The witches of eastwick novel

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the witches of eastwick novel

Listen to Witches of Eastwick: A Novel by John Updike at

Please type in your email address in order to receive an email with instructions on how to reset your password. Alexandra, a sculptor, summons thunderstorms; Jane, a cellist, floats on the air; and Sukie, the local gossip columnist, turns milk into cream. Their happy little coven takes on new, malignant life when a dark and moneyed stranger, Darryl Van Horne, refurbishes the long-derelict Lenox mansion and invites them in to play. John Updike [is] a wizard of language and observation. What a horrible disgusting book.
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The Witches of Eastwick: A Novel

I find his writing about American suburban life in the s and s a bit peculiar. So I was indifferent to his main subject, it seems, of the relations between men and women in suburban America. I loved it. Not only is it exuberantly written, so cleverly plotted, strong and decisive in its narrative, and with unforgettable characters and events, John Updike really knows his stuff about witches. They became witches when they divorced their husbands or, when they got bored of their husbands and killed them.

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A sequel, The Widows of Eastwick , was published in The story, set in the fictional Rhode Island town of Eastwick in the late s, follows the witches Alexandra Spofford, Jane Smart, and Sukie Rougemont, who acquired their powers after leaving or being left by their husbands although Alexandra is a widow. Their coven is upset by the arrival of Darryl Van Horne, who buys a neglected mansion outside of town. The mysterious Darryl seduces each of the women, encouraging their creative powers and creating a scandal in the town. The power of the three witches grows, so much so that they unknowingly bewitch the townsfolk they come in contact with.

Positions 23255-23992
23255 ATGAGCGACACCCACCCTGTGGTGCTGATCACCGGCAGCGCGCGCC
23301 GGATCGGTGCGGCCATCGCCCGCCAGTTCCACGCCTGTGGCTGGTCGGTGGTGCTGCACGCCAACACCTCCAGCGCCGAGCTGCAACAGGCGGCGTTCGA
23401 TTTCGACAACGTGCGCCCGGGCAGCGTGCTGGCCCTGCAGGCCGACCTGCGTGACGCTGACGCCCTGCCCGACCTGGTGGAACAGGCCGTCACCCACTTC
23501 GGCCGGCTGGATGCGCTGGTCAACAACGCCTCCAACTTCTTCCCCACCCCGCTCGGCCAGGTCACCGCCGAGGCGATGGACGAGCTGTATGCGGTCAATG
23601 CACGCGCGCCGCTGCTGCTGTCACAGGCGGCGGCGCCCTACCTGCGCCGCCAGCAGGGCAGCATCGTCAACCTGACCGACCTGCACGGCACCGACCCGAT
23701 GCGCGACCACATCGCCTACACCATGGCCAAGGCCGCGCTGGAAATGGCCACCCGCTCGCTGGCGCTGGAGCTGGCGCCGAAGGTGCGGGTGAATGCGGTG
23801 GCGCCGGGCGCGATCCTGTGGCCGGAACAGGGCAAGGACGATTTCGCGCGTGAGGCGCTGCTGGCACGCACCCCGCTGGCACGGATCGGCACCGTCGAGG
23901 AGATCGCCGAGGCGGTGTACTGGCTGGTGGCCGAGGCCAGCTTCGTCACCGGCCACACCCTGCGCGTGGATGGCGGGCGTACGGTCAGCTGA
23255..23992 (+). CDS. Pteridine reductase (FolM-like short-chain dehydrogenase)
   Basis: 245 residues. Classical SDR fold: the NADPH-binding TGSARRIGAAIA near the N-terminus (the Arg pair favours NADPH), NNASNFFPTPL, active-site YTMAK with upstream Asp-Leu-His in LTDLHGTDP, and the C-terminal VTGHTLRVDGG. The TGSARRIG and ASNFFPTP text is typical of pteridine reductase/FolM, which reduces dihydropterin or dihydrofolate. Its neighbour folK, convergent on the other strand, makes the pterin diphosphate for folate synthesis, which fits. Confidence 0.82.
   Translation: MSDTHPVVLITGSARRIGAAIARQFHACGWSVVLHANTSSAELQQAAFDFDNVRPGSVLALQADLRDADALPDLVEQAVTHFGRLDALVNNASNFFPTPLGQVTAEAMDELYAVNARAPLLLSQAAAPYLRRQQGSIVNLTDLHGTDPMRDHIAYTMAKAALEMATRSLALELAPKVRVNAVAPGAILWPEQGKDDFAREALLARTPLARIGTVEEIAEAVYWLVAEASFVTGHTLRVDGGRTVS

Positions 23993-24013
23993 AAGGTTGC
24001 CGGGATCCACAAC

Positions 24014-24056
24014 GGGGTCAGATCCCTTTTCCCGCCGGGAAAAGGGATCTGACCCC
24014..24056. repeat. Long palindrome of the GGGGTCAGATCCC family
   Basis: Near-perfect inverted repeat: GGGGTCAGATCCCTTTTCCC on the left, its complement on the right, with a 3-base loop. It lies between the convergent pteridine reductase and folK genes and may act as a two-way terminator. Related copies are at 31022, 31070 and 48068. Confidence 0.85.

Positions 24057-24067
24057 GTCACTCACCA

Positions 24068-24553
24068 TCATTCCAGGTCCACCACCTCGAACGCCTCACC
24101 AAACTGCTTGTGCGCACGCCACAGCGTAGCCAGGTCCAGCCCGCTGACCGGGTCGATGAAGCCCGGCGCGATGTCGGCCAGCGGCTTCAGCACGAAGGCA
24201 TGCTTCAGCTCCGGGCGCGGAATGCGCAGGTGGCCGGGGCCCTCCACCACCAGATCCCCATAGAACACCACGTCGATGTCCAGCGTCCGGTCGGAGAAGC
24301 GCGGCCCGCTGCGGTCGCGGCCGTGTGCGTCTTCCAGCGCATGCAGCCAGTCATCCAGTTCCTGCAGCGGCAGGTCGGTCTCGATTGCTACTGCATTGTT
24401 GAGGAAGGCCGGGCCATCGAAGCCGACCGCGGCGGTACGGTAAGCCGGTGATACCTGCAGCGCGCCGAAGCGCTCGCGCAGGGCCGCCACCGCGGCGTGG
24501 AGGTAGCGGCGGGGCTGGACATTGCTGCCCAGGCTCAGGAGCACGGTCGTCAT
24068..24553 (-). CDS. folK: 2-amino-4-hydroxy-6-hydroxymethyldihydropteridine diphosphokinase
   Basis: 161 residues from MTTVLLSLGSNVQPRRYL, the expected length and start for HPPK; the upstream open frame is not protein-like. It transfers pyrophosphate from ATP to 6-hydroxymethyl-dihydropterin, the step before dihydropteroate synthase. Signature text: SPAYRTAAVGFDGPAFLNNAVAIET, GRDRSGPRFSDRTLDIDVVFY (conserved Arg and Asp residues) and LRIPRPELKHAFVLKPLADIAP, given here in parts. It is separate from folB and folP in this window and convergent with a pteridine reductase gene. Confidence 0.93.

Witches of Eastwick: A Novel

T hanks to the movie, people tend to assume that they know about John Updike's The Witches of Eastwick: it's the one where a hammy devil sexes up some frustrated divorcees. This isn't totally accurate. Set in the early 70s, the book is as much a satire on baby-boomer liberationism as an amused updating of witchcraft lore. Alexandra, Sukie and Jane, the witches, have supernatural powers deriving from their status as divorced women in their sexual prime. All three are involved with married men before Darryl Van Horne appears on the scene.

Like his third novel, ''The Centaur,'' it is a departure from baroque realism. This time, too, Mr. Updike transposes mythology into the minor keys of small Margaret Atwood's most recent books are the novel ''Bodily Harm,'' a volume of short stories ''Dancing Girls'' and a collection of criticism ''Second Words. Updike's titles are often quite literal, and ''The Witches of Eastwick'' is just what it says. It's indeed about witches, real ones, who can fly through the air, levitate, hex people and make love charms that work, and they live in a town called Eastwick. It's Eastwick rather than Westwick, since, as we all know, it's the east wind that blows no good.

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